Swear Not

I was driving one day and noticed a license plate in front of me that said simply, “I YI YI.”

Where and when did the common language of common folk become so common?

Oh my. Did you ever have something that brought to mind the voice of your father with a phrase he used? All of a sudden, Daddy was right there with me in my car, even though he’s been gone 10 years.

“Aye yi yi” was an expression he often used when irritated, exasperated, upset, or just dumbfounded. For example, with a broken farm implement that turned out to be a nightmare to repair. It was about as close as he came to cussing, unless you counted “jeepers,” his other favorite expression in such a situation.

Now these examples speak to me when I am tempted to allow my language to sag into the gutter or, more likely, the farmyard. Even though Dad worked around and in the excrement of farm animals—indeed, spent many days hauling manure or mucking out the cow barn or pigpens—I don’t remember him resorting to that other familiar four-letter word for such matters that starts with sh-. Which I do use on occasion, I must confess.

We were taught that euphuisms for God, like “gosh,” or “darn” for “damm,” were just as unacceptable as the real word. If we used the word God, it had better be in a prayer or conversation about the holy Creator and omnipotent being of the universe, not when we were angry or as a substitute for “wow,” as I often hear now.

Where and when did the common language of common folk become so common? Perhaps it starts when we’re kids. We try out words to impress or create a reaction or “be cool.” Then they become habit—habits that are hard to break. Years in college dorms or military barracks also often drag down our language.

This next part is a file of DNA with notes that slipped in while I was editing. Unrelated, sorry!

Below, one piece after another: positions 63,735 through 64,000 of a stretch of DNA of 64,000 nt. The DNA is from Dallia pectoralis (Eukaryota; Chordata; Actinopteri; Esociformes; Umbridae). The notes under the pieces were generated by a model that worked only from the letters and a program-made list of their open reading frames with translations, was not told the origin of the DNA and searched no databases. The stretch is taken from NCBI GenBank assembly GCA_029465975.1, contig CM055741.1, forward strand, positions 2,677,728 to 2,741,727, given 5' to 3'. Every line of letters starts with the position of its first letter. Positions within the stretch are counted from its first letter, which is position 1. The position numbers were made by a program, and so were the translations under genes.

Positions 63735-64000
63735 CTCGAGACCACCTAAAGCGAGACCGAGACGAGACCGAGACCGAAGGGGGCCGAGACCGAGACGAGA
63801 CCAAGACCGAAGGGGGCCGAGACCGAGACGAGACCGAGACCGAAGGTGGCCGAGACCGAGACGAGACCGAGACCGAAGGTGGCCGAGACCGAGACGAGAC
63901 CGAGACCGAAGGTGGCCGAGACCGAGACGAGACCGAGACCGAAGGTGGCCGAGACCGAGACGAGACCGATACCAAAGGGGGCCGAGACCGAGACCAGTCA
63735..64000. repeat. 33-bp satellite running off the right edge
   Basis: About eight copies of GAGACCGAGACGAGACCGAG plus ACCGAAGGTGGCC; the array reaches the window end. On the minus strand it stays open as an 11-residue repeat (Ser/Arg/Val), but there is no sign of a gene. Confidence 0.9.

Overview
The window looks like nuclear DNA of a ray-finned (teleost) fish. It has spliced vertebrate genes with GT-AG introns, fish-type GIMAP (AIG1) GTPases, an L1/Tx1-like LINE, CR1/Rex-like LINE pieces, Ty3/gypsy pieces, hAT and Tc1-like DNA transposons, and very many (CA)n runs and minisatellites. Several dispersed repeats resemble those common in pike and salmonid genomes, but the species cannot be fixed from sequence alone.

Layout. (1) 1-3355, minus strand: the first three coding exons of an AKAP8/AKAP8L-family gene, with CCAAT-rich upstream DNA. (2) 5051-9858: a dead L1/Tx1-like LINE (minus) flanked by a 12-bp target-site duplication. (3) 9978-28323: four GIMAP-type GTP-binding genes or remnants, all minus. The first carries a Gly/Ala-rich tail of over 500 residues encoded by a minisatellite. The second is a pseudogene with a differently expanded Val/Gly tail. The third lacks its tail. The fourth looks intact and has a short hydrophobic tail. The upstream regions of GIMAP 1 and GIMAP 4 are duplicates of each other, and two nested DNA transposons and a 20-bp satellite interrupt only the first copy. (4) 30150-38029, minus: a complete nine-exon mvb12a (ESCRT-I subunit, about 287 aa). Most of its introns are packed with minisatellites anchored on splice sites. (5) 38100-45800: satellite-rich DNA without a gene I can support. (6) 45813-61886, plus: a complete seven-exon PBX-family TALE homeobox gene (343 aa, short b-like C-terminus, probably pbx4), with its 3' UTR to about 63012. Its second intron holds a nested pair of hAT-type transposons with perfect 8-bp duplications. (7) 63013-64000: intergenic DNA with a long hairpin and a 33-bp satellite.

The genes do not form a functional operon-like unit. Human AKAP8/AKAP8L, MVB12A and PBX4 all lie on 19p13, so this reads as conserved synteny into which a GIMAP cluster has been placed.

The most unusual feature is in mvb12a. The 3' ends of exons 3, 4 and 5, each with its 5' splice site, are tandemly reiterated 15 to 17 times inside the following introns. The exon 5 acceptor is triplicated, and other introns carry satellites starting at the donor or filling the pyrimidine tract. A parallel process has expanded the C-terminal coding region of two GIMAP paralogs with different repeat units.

I’m going to be considered old-fashioned and ancient by bringing up this topic. Particularly when I too am guilty of letting an occasional d-word slip when I’m not referring to an engineering construction that holds water back in a river.


From left: yours truly; oldest sister Nancy; mother Bertha; “little” brother Terry; father Vernon; middle sister “Pert.” While all of us worked on the farm, Terry and Pert were Dad’s main farmhands.

Now, I did not work around my father as closely as my farmhand sister and brother did, who will tell you now that Dad was the toughest boss they ever worked for. But I know what they mean by that. Dad did lose his temper, particularly when things went wrong, and he would, yes, yell at them with “Can’t you get those corn rows straighter?” and “What’d you do, fall asleep out there?” while cultivating. But he truly guarded his tongue very carefully. While it is tough for children to have their father angry with them (and yes, we received corporal punishment but nothing close to a whupping, as some people my age received), they loved and respected him, and now value the “tough boss” training they received along the way.

Why do I bring these things up? As a reminder to, indeed, guard our tongues. Movies (and the novels on which they’re based), music, and modern life have corroded our sensibilities so that words that used to make me flinch no longer have much impact.

There are always alternative words we can use when bad things happen and a word slips out. Now that I’m thinking about it, I know Dad also used expressions like “Jiminy Crickets” and “fiddle-faddle,” and probably others. Euphuisms for other things? Perhaps, but far-fetched enough that I truly don’t think the good Lord or “do not swear” police would call that swearing. I was amused one day as I realized that the little icon that comes up when my slow computer at home fails to load something shows an unsmiley face with the words “Aw, snap!” That would likely be an expression that wouldn’t offend anyone.

I have many good friends who use stronger words, and like I said, my family will tell you they have to pardon my French from time to time. But I think that as an educated culture, we need to pay attention to our language, or else it truly goes to the gutter. Who wants to live in a culture like that?

I hope this brings to mind your own father, mother, or grandparent who perhaps had strong teachings that “All you need to say is simply yes or no,” as it says in Matthew 5:37. In other words, why add stronger words to impress or strengthen your disgust or your comment?

We can’t go wrong by cleaning up our language.


If you have comments, kudos, or want to share what you learned from parents or others on this topic (good or bad), just send to me: MelodieD@MennoMedia.org or Another Way, 1251 Virginia Avenue, Harrisonburg, VA 22802.